Lexi Featherston, Predicting New York City’s Demise Since 2004

New York City has been dying a slow death for a long time. Circa what year, exactly, depends on who you ask. For some, the end came after the eighties. For others, it was the end of the nineties. It’s all very arbitrary in most cases. Some might even argue that the early and mid-00s saw its own heyday, what with the Misshapes DJing throughout downtown. However, at this point in time, it really can’t be argued that NYC is suffering some undeniable changes for the worse.

NYC's Danceteria in the 1980s
NYC’s Danceteria in the 1980s

This gradual yet marked shift of NYC toward something resembling a major Midwestern town was perhaps most succinctly put by one-time appearing character Lexi Featherston (Kristen Johnston) in Sex and the City, one of the entities that many like to point a finger at when signaling the oversaturation and, therefore, the slow collapse of the city that once used to offput pussies and now welcomes them with open arms. At a party thrown by Vogue editor Enid Frick (Candace Bergen), former and continued party girl legend Lexi Featherston–now merely seen as an aging lush–rants, “This used to be the most exciting city in the world, and now it’s nothing but smoking near a fucking open window… I’m so bored, I could die.” And then, of course, she falls out the window.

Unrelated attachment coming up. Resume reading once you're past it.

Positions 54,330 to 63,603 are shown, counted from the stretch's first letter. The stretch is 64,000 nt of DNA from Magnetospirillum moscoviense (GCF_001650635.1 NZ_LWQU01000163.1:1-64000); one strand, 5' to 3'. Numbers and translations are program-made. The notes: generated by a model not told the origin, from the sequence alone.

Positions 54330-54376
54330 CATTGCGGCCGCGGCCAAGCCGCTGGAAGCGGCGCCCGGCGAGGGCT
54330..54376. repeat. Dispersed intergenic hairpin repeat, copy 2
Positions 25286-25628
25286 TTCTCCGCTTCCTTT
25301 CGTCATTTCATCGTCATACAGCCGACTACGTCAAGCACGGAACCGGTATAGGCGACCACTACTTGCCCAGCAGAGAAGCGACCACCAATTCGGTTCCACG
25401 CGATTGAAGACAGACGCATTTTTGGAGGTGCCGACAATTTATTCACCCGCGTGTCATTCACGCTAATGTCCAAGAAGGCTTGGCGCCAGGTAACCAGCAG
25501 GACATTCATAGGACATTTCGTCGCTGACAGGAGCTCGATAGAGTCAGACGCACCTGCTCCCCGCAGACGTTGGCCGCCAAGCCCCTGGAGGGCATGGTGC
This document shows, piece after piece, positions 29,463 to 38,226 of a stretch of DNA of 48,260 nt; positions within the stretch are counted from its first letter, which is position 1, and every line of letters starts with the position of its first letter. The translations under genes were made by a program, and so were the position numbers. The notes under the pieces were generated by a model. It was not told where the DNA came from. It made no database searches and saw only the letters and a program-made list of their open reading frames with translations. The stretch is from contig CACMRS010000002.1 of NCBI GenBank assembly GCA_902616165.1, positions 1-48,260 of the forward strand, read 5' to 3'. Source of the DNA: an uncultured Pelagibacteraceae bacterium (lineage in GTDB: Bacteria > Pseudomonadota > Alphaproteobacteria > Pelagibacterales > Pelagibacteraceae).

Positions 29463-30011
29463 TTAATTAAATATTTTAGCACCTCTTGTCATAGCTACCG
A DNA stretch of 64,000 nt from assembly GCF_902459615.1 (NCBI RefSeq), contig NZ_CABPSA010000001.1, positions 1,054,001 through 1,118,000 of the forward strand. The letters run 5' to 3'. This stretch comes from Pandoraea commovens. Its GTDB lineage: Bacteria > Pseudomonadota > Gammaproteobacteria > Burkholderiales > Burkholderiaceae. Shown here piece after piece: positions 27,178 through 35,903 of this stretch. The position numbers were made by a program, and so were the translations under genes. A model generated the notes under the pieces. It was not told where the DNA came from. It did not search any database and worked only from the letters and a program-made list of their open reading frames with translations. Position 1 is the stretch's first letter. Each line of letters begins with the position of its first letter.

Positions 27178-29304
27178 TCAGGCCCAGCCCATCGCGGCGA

Asking Carrie for a light
Asking Carrie for a light

While some might view Lexi as more of a cautionary tale about not turning into what Michael Patrick King called “a Frankenstein monster created from all our years living in New York,” she is, when you think about it, more of a prophet. Speaking on what New York seemed to her then, it’s lameness has only become more pronounced since the episode was aired in February of 2004.

Limelight in the 1990s, one of the last times New York was raw
Limelight in the 1990s, one of the last times New York was raw

And if Lexi’s unintentional suicide was enough to shake Carrie Bradshaw out of her rose-colored glasses regarding the magicality of the city, then you know Lexi must have had a strong presence in her conviction about New York’s tumble. Sure, one might argue that “the city” has shifted to Brooklyn in terms of what’s chic, but the death of Manhattan, with its barrage of chains and eradication of affordability, signals the overall expiration of New York as a whole, whether Brooklyn is supposed to serve as a pale substitute or not.

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